Electrophysiological evidence for enhanced attentional deployment in spatial learners.
|Title||Electrophysiological evidence for enhanced attentional deployment in spatial learners.|
|Publication Type||Journal Article|
|Year of Publication||2017|
|Authors||Drisdelle BLee, Konishi K, Diarra M, Bohbot VD, Jolicoeur P, West GL|
|Journal||Exp Brain Res|
|Date Published||2017 May|
Visual spatial attention is important during navigation processes that rely on a cognitive map, because spatial relationships between environmental landmarks need to be selected, encoded, and learned. People who navigate using this strategy are spatial learners, and this process relies on the hippocampus. Conversely, response learners memorize a series of actions to navigate, which relies on the caudate nucleus. Response learning, which is more efficient, is thought to involve less demanding cognitive operations, and is related to reduced grey matter in the hippocampus. To test if navigational strategy can impact visual attention performance, we investigated if spatial and response learners showed differences in attentional engagement used during a visual spatial task. We tested 40 response learners and 39 spatial learners, as determined by the 4-on-8 Virtual Maze (4/8 VM), on a target detection task designed to elicit an N2pc component (an index visual spatial attention). Spatial learners produced a larger N2pc amplitude during target detection compared to response learners. This relationship might represent an increase in goal-directed attention towards target stimuli or a more global increase in cognitive function that has been previously observed in spatial learners.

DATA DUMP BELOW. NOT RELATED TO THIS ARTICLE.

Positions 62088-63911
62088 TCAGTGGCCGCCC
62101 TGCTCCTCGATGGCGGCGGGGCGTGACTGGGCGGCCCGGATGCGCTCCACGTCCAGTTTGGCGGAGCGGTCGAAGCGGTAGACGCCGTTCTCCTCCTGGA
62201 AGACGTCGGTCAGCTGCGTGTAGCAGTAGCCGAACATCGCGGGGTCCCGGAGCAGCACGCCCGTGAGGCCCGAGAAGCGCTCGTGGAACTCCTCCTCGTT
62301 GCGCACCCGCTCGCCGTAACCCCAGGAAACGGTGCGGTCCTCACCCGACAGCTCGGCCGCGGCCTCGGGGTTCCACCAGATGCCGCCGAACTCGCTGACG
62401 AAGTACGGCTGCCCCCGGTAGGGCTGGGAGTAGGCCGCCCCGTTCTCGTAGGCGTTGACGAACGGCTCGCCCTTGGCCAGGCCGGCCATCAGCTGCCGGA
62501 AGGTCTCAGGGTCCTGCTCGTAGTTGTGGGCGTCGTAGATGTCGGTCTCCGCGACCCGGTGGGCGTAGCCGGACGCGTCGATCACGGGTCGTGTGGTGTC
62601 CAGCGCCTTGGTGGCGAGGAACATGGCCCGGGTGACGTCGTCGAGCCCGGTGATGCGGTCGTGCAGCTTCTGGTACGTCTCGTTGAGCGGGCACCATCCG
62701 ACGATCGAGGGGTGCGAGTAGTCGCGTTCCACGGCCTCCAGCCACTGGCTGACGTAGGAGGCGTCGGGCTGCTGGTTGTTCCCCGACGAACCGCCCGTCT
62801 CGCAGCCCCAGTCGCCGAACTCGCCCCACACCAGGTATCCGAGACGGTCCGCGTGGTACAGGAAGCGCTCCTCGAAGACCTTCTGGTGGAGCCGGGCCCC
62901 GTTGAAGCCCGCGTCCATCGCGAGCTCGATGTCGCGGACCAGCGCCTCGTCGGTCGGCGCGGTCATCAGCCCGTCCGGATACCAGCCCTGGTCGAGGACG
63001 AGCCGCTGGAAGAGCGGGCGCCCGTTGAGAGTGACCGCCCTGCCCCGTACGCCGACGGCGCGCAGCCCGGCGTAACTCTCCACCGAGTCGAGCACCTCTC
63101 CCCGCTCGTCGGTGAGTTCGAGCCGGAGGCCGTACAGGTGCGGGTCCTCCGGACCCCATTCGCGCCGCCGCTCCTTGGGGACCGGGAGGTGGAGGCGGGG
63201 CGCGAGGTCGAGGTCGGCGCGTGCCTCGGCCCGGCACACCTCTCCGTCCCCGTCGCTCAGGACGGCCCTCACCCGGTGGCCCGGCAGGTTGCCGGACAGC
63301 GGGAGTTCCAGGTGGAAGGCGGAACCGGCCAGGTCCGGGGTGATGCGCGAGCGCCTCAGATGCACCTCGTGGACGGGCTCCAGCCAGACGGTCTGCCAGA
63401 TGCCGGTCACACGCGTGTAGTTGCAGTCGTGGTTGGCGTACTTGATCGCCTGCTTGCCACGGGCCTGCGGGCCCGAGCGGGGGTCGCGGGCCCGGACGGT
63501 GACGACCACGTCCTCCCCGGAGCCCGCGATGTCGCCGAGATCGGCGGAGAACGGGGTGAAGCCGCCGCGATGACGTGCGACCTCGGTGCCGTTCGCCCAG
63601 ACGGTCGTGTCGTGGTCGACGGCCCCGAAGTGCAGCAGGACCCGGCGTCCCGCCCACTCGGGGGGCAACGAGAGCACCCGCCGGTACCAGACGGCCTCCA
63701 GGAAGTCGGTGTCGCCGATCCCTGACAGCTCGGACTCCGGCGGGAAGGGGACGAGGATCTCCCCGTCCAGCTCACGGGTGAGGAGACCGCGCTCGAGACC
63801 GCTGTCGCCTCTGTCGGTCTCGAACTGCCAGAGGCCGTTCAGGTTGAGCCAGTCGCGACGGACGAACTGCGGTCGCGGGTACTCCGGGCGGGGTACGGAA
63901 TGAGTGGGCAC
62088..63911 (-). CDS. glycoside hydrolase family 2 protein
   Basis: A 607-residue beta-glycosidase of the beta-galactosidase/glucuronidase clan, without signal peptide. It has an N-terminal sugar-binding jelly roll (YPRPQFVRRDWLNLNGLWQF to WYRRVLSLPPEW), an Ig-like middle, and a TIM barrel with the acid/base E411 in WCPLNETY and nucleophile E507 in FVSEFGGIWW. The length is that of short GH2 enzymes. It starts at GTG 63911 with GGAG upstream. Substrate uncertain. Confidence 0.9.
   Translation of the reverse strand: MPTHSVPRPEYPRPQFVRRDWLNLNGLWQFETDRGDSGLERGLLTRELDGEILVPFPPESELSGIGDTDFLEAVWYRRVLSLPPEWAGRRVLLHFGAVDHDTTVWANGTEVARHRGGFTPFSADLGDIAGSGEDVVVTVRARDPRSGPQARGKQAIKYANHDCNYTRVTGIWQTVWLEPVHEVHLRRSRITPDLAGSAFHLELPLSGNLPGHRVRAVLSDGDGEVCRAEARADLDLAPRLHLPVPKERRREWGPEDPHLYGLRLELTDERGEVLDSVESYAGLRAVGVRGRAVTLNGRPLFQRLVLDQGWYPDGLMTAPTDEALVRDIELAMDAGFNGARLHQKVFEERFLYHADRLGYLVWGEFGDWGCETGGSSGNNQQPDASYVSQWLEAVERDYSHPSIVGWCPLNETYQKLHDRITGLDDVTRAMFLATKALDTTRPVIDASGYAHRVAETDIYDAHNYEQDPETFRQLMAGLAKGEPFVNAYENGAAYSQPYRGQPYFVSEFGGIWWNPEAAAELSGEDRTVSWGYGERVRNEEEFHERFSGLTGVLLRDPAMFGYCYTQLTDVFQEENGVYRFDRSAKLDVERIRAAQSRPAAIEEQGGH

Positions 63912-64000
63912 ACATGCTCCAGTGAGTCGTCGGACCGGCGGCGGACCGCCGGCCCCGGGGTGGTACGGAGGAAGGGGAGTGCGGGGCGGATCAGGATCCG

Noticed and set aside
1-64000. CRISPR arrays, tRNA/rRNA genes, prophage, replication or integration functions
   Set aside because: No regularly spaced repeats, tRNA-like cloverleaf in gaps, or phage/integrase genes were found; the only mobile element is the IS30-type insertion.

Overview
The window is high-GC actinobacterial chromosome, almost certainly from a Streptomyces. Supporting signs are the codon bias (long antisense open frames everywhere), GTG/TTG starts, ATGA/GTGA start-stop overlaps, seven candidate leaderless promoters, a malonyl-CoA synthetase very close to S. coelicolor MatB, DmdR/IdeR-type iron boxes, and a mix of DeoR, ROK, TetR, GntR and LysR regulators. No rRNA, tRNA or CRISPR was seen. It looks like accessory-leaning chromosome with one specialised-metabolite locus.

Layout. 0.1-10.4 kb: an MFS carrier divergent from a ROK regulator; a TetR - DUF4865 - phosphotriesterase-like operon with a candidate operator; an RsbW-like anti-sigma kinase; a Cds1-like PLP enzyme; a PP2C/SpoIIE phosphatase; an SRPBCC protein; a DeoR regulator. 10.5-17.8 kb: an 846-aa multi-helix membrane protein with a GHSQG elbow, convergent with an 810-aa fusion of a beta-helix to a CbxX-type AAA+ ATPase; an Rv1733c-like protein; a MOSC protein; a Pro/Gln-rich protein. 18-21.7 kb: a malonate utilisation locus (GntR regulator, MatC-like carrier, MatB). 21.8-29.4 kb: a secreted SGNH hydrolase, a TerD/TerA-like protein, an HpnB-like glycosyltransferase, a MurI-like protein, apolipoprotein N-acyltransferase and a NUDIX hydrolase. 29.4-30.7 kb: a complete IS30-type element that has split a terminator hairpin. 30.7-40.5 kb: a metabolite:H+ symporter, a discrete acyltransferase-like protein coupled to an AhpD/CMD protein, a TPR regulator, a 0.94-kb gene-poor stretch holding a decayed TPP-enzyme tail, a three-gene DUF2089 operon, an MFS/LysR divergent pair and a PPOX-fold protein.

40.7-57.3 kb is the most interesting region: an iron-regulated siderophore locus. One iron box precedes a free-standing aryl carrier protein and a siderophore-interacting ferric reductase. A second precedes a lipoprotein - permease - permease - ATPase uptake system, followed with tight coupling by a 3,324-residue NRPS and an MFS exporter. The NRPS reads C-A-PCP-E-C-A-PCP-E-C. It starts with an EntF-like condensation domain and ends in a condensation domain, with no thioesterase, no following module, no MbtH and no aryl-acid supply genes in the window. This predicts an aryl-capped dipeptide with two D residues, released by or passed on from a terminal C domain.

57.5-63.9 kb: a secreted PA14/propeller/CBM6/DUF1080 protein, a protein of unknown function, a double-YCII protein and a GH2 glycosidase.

|Alternate Journal||Exp Brain Res|